1. WOW! My husband thought I might like this post and I must say, I not only like it, I LOVE it. You have great insight into something that I have struggled with for many years. Thank you.

    1. Malisa,

      Thank you for commenting and I’m glad it touched on something you have struggled with.

      Just out of curiosity what aspect have you struggled with, if you don’t mind sharing.

      P.S. I dig your Tumblr blog. It’s right up my alley.

  2. So good. I’d have to say that while my pastor is definitely also personally invested in my life (which is new for me), that my pastors are some of the “ordinary” people in the church who aren’t as noticed. They challenge me, I challenge them, they push me, I push back, and I’ve learned so much from our interactions. Thanks for refocusing my perspective.

  3. This was a great post Nicole, really made me think. I’ve always been in smaller churches where the pastor fulfilled the role of the shepherd as well as teacher, out of necessity. In larger churches though, I can definitely see this distinction as a necessity.

    Just subscribed to your blog, really love your thoughts here – good stuff!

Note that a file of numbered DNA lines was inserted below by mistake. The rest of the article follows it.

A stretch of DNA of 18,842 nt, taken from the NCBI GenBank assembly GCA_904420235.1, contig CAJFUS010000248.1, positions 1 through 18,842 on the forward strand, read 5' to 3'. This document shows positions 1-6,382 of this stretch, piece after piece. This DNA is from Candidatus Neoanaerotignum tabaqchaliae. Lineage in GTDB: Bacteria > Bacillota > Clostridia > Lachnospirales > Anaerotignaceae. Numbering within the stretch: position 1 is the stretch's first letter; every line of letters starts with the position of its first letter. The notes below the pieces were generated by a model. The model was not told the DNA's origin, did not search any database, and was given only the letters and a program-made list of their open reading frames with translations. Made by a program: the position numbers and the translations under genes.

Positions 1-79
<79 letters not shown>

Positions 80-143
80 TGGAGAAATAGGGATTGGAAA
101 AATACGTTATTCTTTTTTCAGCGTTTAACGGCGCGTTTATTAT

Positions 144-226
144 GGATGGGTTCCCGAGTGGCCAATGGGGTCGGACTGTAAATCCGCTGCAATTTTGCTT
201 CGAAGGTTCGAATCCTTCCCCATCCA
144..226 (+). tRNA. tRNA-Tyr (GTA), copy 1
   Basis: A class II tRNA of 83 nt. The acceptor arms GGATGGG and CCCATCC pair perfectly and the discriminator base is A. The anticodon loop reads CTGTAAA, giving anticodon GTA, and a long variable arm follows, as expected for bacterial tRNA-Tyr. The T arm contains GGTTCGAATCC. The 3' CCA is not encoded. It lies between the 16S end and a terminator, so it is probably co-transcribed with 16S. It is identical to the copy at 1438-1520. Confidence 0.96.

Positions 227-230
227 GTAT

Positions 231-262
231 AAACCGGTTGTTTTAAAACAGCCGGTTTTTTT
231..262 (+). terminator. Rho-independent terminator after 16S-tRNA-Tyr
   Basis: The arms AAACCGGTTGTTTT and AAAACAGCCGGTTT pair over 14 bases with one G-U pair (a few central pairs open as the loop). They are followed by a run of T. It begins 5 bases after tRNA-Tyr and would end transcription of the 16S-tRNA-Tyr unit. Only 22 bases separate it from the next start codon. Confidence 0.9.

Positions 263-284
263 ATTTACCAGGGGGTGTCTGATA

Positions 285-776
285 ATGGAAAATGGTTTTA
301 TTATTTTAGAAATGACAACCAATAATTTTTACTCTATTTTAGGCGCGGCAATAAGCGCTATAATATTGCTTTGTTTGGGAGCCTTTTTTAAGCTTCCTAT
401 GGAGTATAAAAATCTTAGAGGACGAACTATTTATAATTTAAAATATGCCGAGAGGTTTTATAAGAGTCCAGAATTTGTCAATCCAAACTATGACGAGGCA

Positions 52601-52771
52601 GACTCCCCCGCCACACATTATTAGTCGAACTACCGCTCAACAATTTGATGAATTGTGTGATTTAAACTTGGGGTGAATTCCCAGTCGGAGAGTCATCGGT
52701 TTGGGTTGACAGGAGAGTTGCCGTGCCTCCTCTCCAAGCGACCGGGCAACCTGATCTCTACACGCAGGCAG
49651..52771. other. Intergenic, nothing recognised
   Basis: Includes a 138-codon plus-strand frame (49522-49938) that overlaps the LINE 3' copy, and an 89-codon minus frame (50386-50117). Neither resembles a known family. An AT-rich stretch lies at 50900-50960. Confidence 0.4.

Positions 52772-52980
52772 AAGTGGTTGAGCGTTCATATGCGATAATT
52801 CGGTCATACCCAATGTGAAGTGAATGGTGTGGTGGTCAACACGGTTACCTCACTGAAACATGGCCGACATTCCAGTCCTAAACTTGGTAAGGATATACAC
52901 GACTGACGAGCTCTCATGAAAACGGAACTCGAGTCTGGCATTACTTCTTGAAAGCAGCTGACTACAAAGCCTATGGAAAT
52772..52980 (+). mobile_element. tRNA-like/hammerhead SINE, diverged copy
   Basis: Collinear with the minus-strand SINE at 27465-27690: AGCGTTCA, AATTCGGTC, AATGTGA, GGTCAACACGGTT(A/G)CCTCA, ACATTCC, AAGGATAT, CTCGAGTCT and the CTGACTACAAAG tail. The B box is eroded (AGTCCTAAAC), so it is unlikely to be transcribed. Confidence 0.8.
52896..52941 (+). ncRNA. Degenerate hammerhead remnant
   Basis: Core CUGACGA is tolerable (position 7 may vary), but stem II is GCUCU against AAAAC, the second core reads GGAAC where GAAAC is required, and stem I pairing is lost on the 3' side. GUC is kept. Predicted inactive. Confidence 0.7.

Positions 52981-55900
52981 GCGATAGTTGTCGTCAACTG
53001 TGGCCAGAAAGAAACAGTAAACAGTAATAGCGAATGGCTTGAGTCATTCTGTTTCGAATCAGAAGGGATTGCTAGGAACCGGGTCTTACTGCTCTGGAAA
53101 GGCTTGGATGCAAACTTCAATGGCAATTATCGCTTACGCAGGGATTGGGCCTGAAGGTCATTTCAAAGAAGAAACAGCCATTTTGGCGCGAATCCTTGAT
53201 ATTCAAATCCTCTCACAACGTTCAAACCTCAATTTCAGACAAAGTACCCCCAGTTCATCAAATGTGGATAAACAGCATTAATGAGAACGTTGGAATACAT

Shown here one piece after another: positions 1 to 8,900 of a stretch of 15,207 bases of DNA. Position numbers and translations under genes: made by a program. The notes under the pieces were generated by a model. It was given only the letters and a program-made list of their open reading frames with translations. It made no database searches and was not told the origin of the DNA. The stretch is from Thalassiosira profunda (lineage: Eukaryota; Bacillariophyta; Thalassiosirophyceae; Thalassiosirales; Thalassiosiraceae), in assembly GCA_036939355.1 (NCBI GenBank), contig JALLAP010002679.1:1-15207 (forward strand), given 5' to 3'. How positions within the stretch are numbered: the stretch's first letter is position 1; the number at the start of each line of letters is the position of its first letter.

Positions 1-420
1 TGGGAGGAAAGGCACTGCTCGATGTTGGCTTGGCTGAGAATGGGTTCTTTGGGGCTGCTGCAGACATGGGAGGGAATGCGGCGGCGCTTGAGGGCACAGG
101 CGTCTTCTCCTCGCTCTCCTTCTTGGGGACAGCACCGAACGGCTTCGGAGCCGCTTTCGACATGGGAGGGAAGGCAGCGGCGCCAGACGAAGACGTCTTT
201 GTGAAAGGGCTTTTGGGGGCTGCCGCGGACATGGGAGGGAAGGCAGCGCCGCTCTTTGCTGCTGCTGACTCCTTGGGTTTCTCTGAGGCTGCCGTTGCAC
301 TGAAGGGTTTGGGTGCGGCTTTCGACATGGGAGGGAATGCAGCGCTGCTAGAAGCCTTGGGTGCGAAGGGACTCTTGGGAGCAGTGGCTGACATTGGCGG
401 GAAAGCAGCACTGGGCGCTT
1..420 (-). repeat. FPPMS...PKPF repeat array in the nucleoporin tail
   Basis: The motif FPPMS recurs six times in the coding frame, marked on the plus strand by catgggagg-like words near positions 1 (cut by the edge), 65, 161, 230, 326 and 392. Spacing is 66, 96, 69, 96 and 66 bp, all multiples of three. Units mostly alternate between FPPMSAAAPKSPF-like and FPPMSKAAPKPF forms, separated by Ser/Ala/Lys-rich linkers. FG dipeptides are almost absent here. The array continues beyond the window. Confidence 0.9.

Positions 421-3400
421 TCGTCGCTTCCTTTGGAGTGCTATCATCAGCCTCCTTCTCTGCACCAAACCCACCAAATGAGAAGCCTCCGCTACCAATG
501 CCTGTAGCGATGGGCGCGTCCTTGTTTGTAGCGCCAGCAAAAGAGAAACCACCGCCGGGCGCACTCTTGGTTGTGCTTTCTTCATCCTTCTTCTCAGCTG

1. Nathan,

      Thanks for the kind words and for subscribing!

      I think you raise a good point, in that, I suspect the role of pastor/teacher as a 2-in-1, probably did form our of necessity in many cases.

      Large churches, I think, need to be cognizant of this lumping together, so as to ensure the flock really is being shepherded, not just taught.

      Hope to see more of you around here. Thanks for commenting.

  4. “Large churches, I think, need to be cognizant of this lumping together, so as to ensure the flock really is being shepherded, not just taught.”

    Good important point! When you end up with such large communities, people definitely get lost in the shuffle. Even if you have a whole staff dedicated to caring for adults, it is still not enough. I think a good reminder like this is awesome and important – there are pastors in the congregation as well – your small group leader, your MOPS table head, the worship leader to the band, the head of the discussion group in the men’s group, etc. etc. etc.